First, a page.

The Connection Between Digital Health and Patient Satisfaction
As patients assume the role of a healthcare consumer, it becomes increasingly key for healthcare institutions to focus on the experience they offer to their patients. Providers and care coordinators are now leveraging digital technologies to connect patients with their care.
Digital health essentially means enabling patients to access their providers, data, and any other instrument through a digital channel, that is through the internet on a mobile device or similar. When these digital health innovations are utilized perfectly, they can become a critical factor in achieving patient satisfaction.
According to the Black Book market research, 40 percent of 650 healthcare consumers identified themselves as younger consumers. The survey revealed that digital customer experience is a high priority for patients.
93% of patients want to use digital tools to interact with their care providers, 85% want to access virtual care, 97% are positive about online scheduling, 92% want to use online payment tools, and 94% are eager about online price transparency solutions.
But, the gap between expectations and reality is not narrow. Despite customers demanding more centric and digital healthcare, there is still a lot that providers need to do to meet, let alone exceed their expectations.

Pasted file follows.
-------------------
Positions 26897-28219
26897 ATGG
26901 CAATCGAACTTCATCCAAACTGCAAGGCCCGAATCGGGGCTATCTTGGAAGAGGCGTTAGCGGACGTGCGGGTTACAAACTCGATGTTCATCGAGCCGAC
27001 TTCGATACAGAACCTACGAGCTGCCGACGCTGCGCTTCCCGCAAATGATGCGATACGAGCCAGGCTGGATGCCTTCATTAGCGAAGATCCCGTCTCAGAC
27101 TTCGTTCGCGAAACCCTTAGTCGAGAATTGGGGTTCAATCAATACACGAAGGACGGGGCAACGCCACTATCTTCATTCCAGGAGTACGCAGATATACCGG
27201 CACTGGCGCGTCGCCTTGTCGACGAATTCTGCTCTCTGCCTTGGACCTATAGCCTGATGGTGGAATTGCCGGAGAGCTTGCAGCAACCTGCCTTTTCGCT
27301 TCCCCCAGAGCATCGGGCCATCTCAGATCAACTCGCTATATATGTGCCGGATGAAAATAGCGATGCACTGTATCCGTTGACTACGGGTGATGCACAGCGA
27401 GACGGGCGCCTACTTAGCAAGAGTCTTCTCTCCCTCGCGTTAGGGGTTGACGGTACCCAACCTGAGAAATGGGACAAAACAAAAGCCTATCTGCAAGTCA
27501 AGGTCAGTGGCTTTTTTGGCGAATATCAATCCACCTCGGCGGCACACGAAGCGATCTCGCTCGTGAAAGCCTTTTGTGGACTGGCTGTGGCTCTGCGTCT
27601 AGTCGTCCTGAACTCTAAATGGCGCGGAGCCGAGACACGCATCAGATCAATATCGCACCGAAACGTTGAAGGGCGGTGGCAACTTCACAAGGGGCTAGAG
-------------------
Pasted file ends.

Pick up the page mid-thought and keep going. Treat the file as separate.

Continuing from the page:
Let’s explore how digital health initiatives can help healthcare organizations battle dropping patient loyalty and retention rates.
How digital health leads to patient satisfaction
Keeping patients away from the hospital
A recent study of 100 partakers of ages 40 or more found that nearly 64% of patients would prefer putting on a wearable health monitoring device if it meant reduced visits to the doctor or hospital.
Patients increasingly want to stay away from the hospital and yet receive high-quality care within the confines of their homes. As doctors look to reduce costly and avoidable hospital readmissions, which are mostly due to poor medication compliance, solutions are coming around to help patients access their therapy and treatment at home following hospitalizations after a disease or infection.
Parkland Hospital recently launched such a program called Outpatient Parenteral Antibiotic Therapy (OPAT). For OPAT patients, the 30-day readmission rates dropped by 47 percent compared to OPAT offered in the hospital. This meant 27,666 fewer inpatient days and $40 million in savings for the hospital. All of this, while serving patients with the information they need within their comfort zones.
Improving outcomes with remote health monitoring
According to Research and Markets, the remote health monitoring market will grow from $15.9 billion in 2017 to $31.3 billion in 2023. Remote monitoring solutions are not only getting results but also more sophisticated as time passes.
Several modern solutions are now built over wearable devices and smartphones and tablets to leverage sensors in those devices and stream biometric data, such as sleep quality, heart rate, balance, and so on.